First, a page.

Get Back to Nature—On or Off the Beaten Path
For a lot of people, getting outside is getting real. If your spirit expands when it's open sky overhead and soil under your feet, set it free in a place where an easy ten minute hike can transport you to another world.
Arizona Weekend Explorer - Tucson Outdoor Mecca
From an easy stroll along the Rillito riverbed to a rugged climb up to Finger Rock, get your workout on Tucson's mountain trails.
Our Urban Loop, bike-friendly streets, and awesome off-road trails make Tucson one of Bicycling magazine's top cycling destinations.
Whether an experienced equestrian or first-time rider, saddle up at a guest ranch or resort or one of Tucson's several stables.
Tucson is surrounded by desert, but did you know the area has seven of the world's nine "life zones," including grasslands and alpine forest?
Share the day with wildlife in the five mountain ranges that surround Tucson, opening their canyons and vistas to climbers of every skill level.
With an elevation range from roughly 2,000 to 9,000 feet, Tucson is home to an amazing variety of ecosystems.
If you're traveling with kids or just young at heart, get comfortable and have some fun.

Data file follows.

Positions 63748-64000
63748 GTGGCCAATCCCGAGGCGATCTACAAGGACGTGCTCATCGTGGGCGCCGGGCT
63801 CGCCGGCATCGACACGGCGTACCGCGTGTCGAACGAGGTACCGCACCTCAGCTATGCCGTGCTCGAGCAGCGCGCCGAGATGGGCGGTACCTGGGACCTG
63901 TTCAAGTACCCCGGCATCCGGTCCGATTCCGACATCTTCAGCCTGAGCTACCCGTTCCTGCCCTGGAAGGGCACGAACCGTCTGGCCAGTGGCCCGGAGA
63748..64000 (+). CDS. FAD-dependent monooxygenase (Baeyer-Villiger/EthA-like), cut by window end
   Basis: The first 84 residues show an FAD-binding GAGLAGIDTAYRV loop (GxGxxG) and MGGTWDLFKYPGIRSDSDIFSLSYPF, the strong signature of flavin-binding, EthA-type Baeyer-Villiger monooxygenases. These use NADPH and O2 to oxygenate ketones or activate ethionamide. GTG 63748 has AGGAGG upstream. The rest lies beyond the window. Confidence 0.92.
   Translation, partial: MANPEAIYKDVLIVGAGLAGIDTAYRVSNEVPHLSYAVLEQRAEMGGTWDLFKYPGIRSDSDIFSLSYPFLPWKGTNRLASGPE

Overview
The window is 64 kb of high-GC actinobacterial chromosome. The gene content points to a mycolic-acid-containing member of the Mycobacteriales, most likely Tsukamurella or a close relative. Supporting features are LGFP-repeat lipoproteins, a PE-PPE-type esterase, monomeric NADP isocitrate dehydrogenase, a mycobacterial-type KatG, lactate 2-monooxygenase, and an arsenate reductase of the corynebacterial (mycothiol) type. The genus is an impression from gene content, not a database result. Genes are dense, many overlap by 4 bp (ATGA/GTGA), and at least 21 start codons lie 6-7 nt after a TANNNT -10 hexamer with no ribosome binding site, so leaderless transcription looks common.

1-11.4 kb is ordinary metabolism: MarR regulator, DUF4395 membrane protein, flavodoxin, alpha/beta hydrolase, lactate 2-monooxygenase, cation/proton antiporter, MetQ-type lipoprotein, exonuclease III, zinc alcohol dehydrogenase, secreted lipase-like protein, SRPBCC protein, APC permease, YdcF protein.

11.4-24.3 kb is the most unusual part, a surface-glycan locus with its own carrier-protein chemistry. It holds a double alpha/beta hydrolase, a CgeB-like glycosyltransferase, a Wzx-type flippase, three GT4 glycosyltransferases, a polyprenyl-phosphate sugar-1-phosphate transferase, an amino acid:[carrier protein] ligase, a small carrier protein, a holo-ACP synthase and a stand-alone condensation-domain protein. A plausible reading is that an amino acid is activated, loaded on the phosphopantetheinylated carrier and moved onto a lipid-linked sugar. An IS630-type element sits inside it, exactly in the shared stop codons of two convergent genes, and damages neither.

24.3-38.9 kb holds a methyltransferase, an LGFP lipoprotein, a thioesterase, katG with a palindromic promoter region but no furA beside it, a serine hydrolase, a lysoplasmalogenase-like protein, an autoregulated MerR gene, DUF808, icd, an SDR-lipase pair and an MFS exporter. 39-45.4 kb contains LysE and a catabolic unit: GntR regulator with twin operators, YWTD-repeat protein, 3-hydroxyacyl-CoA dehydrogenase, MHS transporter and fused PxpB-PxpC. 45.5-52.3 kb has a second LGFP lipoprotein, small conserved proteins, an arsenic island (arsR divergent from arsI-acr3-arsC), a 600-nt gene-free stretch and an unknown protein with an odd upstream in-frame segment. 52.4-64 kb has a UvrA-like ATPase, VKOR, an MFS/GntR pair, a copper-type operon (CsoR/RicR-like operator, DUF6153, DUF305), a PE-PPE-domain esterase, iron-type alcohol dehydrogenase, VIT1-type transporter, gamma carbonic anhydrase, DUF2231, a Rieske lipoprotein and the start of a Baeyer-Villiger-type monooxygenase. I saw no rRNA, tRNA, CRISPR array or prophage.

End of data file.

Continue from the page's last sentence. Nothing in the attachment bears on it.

Southern Arizona is a birder's paradise, home or host to more than 250 species of birds, including many riparian dwellers.
Our clear skies and high mountains have long made Tucson home to some of the world's most-respected observatories.
If you think Southern Arizona is beautiful above ground, just wait 'til you see it from below.
Helping maintain wilderness areas or clear out invasive plants is a great way to learn about Tucson's natural environment and giving give back to the planet at the same time.
"Tucson is a real cycling Mecca. You have good infrastructure for roads, good climbs, nice flats, you also have a lot of bike lanes which is helpful for any cyclist but even for us when you're rolling down the road with 23-24 guys…the interaction with the traffic and the local people has been wonderful" – Lance Armstrong, Team Radio Shack, December 2009. Source: KOLD